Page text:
Capturing OpenGL video on Linux

The problem

While on Windows the dedicated solution for realtime video capture software is Fraps, on Linux there does not seem to be such a dedicated solution. Or is there?

All I wanted was a decent something that would allow me to produce full HD, high quality OpenGL captures in Linux that I can afterwards upload to Youtube and embed in my blog posts.

Everywhere I looked on the net, recordmydesktop was promoted as a viable substitute but I personally found it cumbersome and difficult to use with respect to capturing the output of my OpenGL experiments.

The solution

After more investigation and receiving advice from #opengl’s derhass (Thanks derhass!), I settled on a mix of technologies:


Apitrace is a crossplatform set of tools that allow you to:

This means that we actually have a recording of the OpenGL calls that made up each and every frame ever drawn by our app, including the used data (textures, vbos, etc) which we can selectively choose to re-render at will.

In our mix, apitrace is used to capture every OpenGL call made by our application and transform each frame to an image later on.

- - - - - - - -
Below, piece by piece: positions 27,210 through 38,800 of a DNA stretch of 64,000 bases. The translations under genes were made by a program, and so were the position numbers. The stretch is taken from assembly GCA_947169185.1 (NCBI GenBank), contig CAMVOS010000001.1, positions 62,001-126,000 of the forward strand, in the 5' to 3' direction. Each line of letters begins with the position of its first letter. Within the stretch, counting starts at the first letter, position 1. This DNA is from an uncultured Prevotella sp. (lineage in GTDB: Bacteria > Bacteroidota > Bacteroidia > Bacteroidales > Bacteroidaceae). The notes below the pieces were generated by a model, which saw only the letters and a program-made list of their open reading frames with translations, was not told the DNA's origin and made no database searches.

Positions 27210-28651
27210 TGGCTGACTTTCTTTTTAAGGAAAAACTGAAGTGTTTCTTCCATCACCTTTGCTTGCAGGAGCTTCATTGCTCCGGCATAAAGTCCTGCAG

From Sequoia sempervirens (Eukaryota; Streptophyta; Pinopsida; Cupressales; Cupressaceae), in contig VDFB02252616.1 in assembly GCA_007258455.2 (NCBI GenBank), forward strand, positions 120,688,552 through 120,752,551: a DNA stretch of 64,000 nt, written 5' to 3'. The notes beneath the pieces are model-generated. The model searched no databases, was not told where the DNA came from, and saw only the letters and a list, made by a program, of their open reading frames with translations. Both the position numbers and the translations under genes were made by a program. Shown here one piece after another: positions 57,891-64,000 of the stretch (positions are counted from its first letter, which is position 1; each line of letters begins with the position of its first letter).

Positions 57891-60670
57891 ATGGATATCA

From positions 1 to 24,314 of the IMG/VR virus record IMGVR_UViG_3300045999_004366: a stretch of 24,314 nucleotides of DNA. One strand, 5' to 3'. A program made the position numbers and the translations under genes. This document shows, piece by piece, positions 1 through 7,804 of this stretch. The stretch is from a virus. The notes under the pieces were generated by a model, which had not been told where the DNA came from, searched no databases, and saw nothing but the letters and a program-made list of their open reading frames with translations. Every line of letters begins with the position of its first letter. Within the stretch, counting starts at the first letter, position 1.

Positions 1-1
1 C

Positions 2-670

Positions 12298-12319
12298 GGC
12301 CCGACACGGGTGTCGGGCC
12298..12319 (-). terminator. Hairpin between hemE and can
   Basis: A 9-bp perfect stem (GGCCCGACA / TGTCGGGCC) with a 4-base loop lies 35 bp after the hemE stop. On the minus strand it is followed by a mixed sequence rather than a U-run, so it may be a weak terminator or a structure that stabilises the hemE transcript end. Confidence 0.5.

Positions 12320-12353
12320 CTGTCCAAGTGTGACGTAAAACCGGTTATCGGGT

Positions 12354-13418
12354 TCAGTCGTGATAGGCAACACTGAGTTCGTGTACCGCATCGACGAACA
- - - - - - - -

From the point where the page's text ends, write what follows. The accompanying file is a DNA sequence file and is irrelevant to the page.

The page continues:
So apitrace enables us to obtain a bunch of images representing every frame ever rendered by our application. Now what? We want to turn them into a movie, obviously, and that’s where ffmpeg comes in.

FFMPEG doesn’t seem to be part of the official ubuntu repositories for 10.04+ so a good way to add it is by using this PPA.

The process

It all starts with obtaining a trace of what the desired program sends to the OpenGL driver. This is obtained by simply prepending your program with apitrace trace, e.g:

apitrace trace ./stardust

This has the effect of capturing and dumping all OpenGL calls into a file called stardust.trace. If output file name is not specified, apitrace derives it from the captured program’s name.

Now that we have our capture, we can review our capture by running:

apitrace replay stardust.trace

If everything is ok and we are satisfied with the contents of the capture, it’s time to make a video out of it

apitrace dump-images -o - stardust.trace | \
ffmpeg -y -r 60 -f image2pipe -vcodec ppm -i pipe: -c:v libx264 -preset slow -b:v 8000k -pass 1 -f mp4 /dev/null && \
apitrace dump-images -o - stardust.trace | \
ffmpeg -r 60 -f image2pipe -vcodec ppm -i pipe: -c:v libx264 -preset slow -b:v 8000k -pass 2 -f mp4 stardust.mp4

Note that I provide some parameters in the example above:

  1. the video output framerate, specified with the -r argument
  2. the input trace file, stardust.trace in our case
  3. the video output filename, stardust.mp4 in the example above
  4. the video bitrate, specified with the -b:v argument

This is the result of stardust.mp4 being uploaded to Youtube. You should check the HD setting.

Additional notes

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